Do Common Painkillers Cause Hearing Loss in Women?
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Do Common Painkillers Cause Hearing Loss in Women?


Are Common Painkillers Causing Hearing Loss in Women?If you’re anything like me, you tend to ignore all the possible side effects printed on the medicine box. Then again, that’s probably the alcoholic in me, ignoring all the important details I should be paying attention to. (Seriously, though: some of the fine print on pharmaceutical ads have more credits than a Star Wars movie poster.) According to a recent Reuters article, however, it may be time to pay attention to the fine print on some pretty common medication. Regular users of Tylenol and Aleve may be putting themselves at risk for hearing loss and, in some cases, more serious conditions like memory loss and dementia. In some ways, the study’s biggest revelation isn’t actually about over-the-counter medicine and hearing loss. It’s about America’s addiction to not feeling pain, no matter the cost.

What the Study Said

The study, funded by the US National Institutes of Health, analyzed data from nearly 56,000 women who reported using non-steroidal anti-inflammatories (NSAIDS) like naproxen, ibuprofen and acetaminophen for six years or longer. Better known by their household names Aleve, Motrin and Tylenol (respectively), the drugs were repeatedly red flagged by women who reported hearing problems. It’s a surprising side effect, given how the drugs are freely available almost anywhere you go. “Hearing loss is extremely common in the United States and can have a profound impact on quality of life,” Dr. Gary Curhan, the study’s senior author, told Reuters.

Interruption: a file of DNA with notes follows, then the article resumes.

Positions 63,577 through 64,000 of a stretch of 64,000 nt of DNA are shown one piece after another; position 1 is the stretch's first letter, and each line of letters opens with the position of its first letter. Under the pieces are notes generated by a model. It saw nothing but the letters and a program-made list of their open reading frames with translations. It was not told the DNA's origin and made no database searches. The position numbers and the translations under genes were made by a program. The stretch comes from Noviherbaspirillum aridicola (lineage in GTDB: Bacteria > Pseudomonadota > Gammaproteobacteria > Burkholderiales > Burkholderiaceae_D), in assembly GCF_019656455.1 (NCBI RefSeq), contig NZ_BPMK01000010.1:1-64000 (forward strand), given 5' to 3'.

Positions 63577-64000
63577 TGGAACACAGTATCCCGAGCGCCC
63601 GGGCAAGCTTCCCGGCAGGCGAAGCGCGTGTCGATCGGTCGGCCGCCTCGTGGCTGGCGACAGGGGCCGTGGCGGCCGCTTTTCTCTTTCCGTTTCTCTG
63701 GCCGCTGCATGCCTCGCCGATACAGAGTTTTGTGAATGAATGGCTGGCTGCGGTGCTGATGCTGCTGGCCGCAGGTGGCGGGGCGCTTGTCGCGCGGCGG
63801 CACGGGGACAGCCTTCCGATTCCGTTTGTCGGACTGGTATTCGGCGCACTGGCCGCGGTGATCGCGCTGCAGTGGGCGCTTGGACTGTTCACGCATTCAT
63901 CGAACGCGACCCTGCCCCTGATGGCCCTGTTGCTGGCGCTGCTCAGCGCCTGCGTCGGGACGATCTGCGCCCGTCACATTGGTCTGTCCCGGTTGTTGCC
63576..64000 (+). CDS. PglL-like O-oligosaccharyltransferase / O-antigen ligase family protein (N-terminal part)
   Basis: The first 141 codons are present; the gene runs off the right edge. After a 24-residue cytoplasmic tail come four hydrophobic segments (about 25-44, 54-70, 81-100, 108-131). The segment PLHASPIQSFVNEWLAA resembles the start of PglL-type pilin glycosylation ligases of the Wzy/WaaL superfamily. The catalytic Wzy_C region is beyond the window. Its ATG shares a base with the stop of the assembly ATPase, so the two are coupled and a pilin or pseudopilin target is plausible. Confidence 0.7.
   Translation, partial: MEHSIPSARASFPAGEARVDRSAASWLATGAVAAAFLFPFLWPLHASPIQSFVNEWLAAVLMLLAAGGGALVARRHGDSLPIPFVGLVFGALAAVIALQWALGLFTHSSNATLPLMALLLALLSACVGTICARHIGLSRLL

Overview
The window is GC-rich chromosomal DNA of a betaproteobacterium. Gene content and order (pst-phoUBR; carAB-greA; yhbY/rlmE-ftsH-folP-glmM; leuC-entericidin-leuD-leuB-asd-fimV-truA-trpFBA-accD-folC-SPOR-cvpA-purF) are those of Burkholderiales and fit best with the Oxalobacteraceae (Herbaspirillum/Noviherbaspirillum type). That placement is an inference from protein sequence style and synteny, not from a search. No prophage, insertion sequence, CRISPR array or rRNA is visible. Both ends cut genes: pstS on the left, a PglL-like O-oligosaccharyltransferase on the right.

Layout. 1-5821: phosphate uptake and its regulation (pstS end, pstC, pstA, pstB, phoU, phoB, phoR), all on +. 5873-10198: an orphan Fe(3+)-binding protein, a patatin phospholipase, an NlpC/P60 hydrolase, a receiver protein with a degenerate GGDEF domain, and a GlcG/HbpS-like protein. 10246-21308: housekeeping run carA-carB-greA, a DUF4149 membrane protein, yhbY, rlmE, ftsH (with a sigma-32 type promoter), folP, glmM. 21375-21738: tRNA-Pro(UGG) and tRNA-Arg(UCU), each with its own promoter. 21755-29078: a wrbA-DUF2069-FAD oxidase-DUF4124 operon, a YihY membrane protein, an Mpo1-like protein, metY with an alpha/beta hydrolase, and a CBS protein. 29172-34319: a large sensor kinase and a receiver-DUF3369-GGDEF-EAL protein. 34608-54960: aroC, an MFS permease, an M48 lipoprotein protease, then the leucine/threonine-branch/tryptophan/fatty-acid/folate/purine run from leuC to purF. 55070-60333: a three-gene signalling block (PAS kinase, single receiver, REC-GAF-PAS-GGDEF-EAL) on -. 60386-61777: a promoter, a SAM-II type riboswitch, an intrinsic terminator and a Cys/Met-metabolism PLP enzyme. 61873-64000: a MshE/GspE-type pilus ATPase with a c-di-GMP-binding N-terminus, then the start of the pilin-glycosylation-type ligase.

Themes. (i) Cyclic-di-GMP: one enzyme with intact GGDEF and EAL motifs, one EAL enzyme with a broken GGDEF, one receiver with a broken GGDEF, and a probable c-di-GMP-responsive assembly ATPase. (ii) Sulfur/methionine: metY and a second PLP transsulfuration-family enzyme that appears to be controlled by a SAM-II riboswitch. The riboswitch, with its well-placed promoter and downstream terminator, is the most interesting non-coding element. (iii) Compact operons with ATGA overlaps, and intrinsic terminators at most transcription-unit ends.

He was also quick to point out that just because drugs like Aleve are sold over the counter, it doesn’t mean they aren’t dangerous. Aside from hearing loss, the drugs pose other threats—like high blood pressure. While they’re fine for a few weeks, Curhan observed that there needs to be “strong justification for long-term use.” The study focused on women who reported NSAID use that surpassed Dr. Curhan’s recommendations: they took two doses a week for at last six years. Researchers found that these users were 10 percent more likely to experience hearing loss than people who used them for less than one year. In other words: if there’s no reason to take them, don’t.

Zeroing In on the Problem

One story on the study maintains that drugs like aspirin “are thought to damage the ear by removing protection from the inner ear, reducing blood supply, and damaging the tiny hairs that register sound.” The study’s researchers took data from an ongoing project known as the Nurses’ Health Study (NHS1), which kicked off in 1976 and involved women between the ages of 44 and 69. Every two years, they were asked about their painkiller use. In 2012, the participants were asked if they were experiencing any hearing problems. Researchers then zeroed in those who said “yes” and tried to figure out what links there were between over-the-counter pain medication and increased hearing loss.